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  38. Scott Chris (6,178 comments) says:

    Cato, I didn’t assert anything.

    But you did:

    it makes sense from a democratic perspective when you realise that people do overestimate the gay population

    Care to substantiate that claim?

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  39. Cato (1,095 comments) says:

    ChardonnayGuy – I don’t know if you know this, but you sound quite unhinged. I realise this is a subject that gets you quite excitable but what you’ve written is quite hard to read.

    Let’s reason together. Do you think gay men are, in the mean, have more or fewer or the same number of sexual partners as heterosexual men?

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  40. Cato (1,095 comments) says:

    Here ya go mate: http://www.gallup.com/poll/147824/adults-estimate-americans-gay-lesbian.aspx

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  41. Pete George (23,804 comments) says:

    Cato – you could just clarify what you meant, otherwise it may look like you are avoiding explaining it. As you wrote it it can be seen as a general diss of atheism or as a reference to a certain type of atheist.

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  42. ChardonnayGuy (1,232 comments) says:

    Really? I would have thought that my point was quite plain, Cato. Surely, as a conservative Catholic, you equally find the spread of heterosexual “promiscuity,” STIs, unwanted pregnancies and abortions equally objectionable? I would refer you to a fellow conservative Catholic, Josef Budziszewski, who acknowledges that straight “promiscuity” presents similar ontological challenges for conservative Catholics. As for the opinion poll you’ve cited (as opposed to an epidemiological measurement), also note the word “estimate” in the URL?

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  43. Cato (1,095 comments) says:

    With pleasure. I would have thought it obvious that a knee-jerk atheist is somebody who instinctively reaches out for a biological or materialist explanation for everything and every human behaviour. For example, your justification for chastity does not fall into that category because it was a waffly, content-free observation of the type that so endeared you to the good burghers of Dunedin. DH’s comment, on the other hand, that chastity only makes sense in the context of child rearing did fall into that category.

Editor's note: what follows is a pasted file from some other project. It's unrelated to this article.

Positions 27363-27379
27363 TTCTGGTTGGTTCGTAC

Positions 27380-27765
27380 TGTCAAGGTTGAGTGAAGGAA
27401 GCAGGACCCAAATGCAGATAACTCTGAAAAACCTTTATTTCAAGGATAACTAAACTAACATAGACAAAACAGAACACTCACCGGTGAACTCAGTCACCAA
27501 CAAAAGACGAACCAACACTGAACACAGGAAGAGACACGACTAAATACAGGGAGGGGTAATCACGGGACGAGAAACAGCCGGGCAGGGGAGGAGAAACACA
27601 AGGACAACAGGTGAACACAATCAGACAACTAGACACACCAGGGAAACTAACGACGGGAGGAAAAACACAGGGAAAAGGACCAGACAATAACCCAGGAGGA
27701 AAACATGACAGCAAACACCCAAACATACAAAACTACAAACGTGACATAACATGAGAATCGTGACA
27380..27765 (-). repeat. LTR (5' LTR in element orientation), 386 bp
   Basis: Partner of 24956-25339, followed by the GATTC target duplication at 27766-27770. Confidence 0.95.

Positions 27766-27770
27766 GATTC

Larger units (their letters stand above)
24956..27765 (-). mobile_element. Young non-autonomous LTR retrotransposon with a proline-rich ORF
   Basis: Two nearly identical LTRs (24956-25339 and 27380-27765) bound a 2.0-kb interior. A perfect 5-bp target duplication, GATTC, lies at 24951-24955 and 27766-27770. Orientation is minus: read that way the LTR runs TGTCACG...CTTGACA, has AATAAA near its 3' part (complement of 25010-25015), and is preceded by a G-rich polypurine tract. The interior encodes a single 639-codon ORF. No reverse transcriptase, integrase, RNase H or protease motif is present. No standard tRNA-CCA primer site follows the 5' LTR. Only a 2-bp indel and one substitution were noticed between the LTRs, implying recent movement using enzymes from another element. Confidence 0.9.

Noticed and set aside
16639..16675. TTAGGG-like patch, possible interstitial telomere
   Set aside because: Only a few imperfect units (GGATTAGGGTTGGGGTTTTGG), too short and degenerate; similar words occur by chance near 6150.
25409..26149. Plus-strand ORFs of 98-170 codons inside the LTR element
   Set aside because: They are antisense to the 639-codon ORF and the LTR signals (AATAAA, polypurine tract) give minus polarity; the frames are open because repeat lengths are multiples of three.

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  44. Cato (1,095 comments) says:

    Yeah – that was a source for my earlier comment that people consistently overestimate the prevalence of homosexuality.

    I certainly agree it’s a problem. A serious one. If DPF ever does a post centred on heterosexual marriage I promise to deplore it.

    My view is that there are inherent differences between men and women. Those differences are rooted in biology but mannifest themselves in different propensities to different behaviours. Men are more prone to promiscuity. Traditional marriage reduces promiscuity – not because it’s some sort of public declaration of love, but because it binds a man and a woman together in what’s supposed to be a permanent relationship.

    I don’t believe that marriage civilises men. Women do. Traditional marriage is just the conduit. A long term de facto relationship will have the same effect if it’s otherwise in the nature of marriage.

    Gay marriage does not reconcille the sexes in this way. I don’t think gay men are evil – not in the least. But I do think they are men. It’s surely no coincidence that, while (in the mean) gay couples are more open to promiscuity, lesbian couples are supposedly for faithful to one another.

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  45. Weihana (4,621 comments) says:

    F E Smith (2,901) Says:
    November 6th, 2013 at 7:57 am

    I am still bemused as to how a matter affecting 2% of the population could have been described as an important matter of human rights.

    What is the threshold where the human rights of people are “important”? 5%? 10%?

    If one criminal defendant is subject to a miscarriage of justice is it not an important matter of his human rights as he is just one person?

    Oh well, now to campaign for the rights of the poly-amorous to marry more than one person at the same time; after all, if it is vital for 2%, surely it is just as vital for .25%?